The Jonathan M. Tisch College of Civic Life hosted a panel on Dec. 9 titled “Election 2020: What happened? What’s Next?” that featured representatives from Tisch College, The Fletcher School, the School of Medicine and the School of Arts and Sciences.
University President Anthony Monaco delivered opening remarks and Tisch College Dean Alan Solomont moderated the event.
Solomont first asked the panel for their main takeaways from the 2020 election. Kei Kawashima-Ginsberg, director of the Center for Information and Research on Civic Learning and Engagement at Tisch College, highlighted the role that young people played in this year’s election.
“Young people showed up in large numbers and made a really decisive choice towards Democratic candidates across the board,” she said.
Kawashima-Ginsberg also explained the importance of communities that came together to ensure that everyone was able to vote and that everyone knew how to obtain a mail-in ballot.
“Over the summer and in the spring we were starting to see really, really challenging barriers to young people who want to participate, but face a lot of barriers,” she said. “Having [the information about how to vote by mail] communicated to young people and preparing earlier and earlier thanks to many activists and many organizations … was a really significant win.”
Brian Schaffner, Newhouse professor of civic studies and professor of political science, explained how the election results put the country’s divisions on display.
“We had another very close election,” he said. “What that actually reflects is that we’re still an extremely divided country … we’re very much divided on these issues of identity, and these issues of identity tend to override almost everything else.”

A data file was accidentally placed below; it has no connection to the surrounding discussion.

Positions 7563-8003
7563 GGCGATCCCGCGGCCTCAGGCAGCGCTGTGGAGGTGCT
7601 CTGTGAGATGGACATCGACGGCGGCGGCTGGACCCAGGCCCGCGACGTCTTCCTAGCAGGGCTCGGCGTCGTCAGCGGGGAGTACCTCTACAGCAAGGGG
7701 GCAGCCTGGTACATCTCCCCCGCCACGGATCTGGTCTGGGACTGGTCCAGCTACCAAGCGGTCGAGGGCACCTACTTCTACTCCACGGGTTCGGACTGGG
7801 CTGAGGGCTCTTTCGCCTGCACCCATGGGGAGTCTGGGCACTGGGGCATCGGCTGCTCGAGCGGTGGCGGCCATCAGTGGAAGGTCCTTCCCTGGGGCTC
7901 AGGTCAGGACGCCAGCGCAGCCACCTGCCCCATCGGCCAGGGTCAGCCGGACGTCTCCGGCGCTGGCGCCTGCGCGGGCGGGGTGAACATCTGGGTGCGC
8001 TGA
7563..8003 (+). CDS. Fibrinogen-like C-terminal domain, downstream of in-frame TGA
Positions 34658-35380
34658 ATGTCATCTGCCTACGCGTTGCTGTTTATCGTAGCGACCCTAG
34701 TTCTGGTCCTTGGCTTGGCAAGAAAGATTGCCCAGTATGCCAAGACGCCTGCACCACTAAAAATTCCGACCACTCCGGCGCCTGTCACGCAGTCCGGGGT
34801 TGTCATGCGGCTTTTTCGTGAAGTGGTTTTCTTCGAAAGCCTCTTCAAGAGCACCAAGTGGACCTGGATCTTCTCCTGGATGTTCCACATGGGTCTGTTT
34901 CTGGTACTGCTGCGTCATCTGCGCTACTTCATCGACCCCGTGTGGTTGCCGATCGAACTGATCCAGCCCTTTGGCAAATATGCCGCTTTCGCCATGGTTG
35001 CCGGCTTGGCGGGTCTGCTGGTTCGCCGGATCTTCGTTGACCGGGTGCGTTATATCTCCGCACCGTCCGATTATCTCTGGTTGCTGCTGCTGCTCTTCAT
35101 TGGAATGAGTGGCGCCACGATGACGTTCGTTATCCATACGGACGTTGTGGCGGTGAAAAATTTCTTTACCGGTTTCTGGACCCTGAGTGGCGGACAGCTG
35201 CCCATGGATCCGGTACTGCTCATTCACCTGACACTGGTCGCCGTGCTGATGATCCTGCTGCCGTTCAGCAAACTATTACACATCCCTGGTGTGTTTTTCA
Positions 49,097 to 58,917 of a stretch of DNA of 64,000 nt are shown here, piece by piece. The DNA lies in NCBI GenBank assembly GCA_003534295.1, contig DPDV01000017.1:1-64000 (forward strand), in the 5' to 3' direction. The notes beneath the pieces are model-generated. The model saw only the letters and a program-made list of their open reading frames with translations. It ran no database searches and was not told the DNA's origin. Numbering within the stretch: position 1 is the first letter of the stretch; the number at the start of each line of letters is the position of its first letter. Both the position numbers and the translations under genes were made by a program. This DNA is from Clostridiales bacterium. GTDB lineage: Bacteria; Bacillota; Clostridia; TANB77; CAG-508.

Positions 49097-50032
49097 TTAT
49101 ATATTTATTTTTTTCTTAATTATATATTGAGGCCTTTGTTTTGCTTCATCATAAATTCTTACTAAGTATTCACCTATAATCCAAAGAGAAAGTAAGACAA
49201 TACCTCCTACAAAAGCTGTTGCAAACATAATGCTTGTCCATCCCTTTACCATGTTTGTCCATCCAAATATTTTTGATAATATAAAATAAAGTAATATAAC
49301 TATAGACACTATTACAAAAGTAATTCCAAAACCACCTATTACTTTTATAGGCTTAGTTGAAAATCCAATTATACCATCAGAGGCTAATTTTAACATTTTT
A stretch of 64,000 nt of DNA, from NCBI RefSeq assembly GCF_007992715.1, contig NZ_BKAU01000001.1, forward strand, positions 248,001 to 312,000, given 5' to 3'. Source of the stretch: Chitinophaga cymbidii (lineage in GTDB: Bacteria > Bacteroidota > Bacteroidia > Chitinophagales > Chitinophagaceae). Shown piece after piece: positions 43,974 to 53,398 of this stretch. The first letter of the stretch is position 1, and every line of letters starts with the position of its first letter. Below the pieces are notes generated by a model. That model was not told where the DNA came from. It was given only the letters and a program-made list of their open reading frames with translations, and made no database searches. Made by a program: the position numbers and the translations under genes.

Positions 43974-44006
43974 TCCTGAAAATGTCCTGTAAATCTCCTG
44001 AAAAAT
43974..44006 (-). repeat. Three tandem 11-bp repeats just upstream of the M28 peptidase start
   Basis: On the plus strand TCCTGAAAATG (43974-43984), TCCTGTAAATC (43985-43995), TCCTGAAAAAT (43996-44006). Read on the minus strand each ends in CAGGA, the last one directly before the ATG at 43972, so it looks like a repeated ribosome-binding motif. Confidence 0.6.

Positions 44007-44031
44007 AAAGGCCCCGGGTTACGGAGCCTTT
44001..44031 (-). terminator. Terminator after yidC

Solomont asked Amy Lischko, associate professor of public health and community medicine at the School of Medicine, what the election results mean for health care.
“Even if the Democrats win [the runoff elections] in Georgia, there’s just not a mandate, I think, for big changes given what happened in the election,” she said. “It’s going to mean more incremental [changes] as opposed to some of these bigger ideas that President-elect Biden has talked about.”
Bhaskar Chakravorti, dean of global business at The Fletcher School, explained how a Biden administration will approach foreign policy. Chakravorti described Biden as the “ultimate committeeman.”
“[Biden] tries to get people together in a room in order to find solutions to problems,” Chakravorti said. “I see that being perhaps almost a metaphor for foreign policy for Joe Biden as we look ahead.”
The discussion returned to the topic of the youth role in the election when Solomont asked Kawashima-Ginsberg to explain youth political engagement and its importance in the future.
“It’s really important to think about young people as partners, rather than levers … [It’s important to think] about young people as long term stakeholders, not just somebody who can elect a Democrat into the office in the next cycle or two,” Kawashima-Ginsberg said.
Schaffner discussed the inaccuracies in pre-election polling and what that means for the future of political polls.
“It’s useful to take a step back and just think about all the things that go into doing an election poll that make it so difficult,” Schaffner said. “It’s the one kind of polling that we do that we actually don’t know the population when we do the poll … we’re trying to do a poll of voters but people haven’t even necessarily voted yet.”
Schaffner cited the distrust of institutions like the news media as a possible cause of pre-election poll inaccuracies.
“When you have a candidate like Trump … that peddles a message of not trusting institutions, like the news media … it can potentially cause problems for pollsters,” he said. “Those individuals, those particular Trump supporters, may be less likely to answer polls, and it may make it more challenging for us.”
Solomont asked Chakravorti to discuss the implications of the 2020 election for international trade and foreign policy.
“The data economy, or the digital economy, has grown four times as fast as the overall American economy, so that is the place to go if you are looking for economic recovery,” Chakravorti said. “It is enormously important for President-elect Biden and his team to wrap their arms around the digital economy and the implications for international business,” he said.
Returning to the topic of healthcare, Solomont asked Lischko how the pandemic will affect the healthcare policy debate.
“In the short term, we’re going to see a lot of focus on the pandemic, of course,” Lischko said. “There’s an opportunity, maybe, to use this pandemic, if you will, to maybe rebuild some of the public health infrastructure that is really sorely needed,” she said.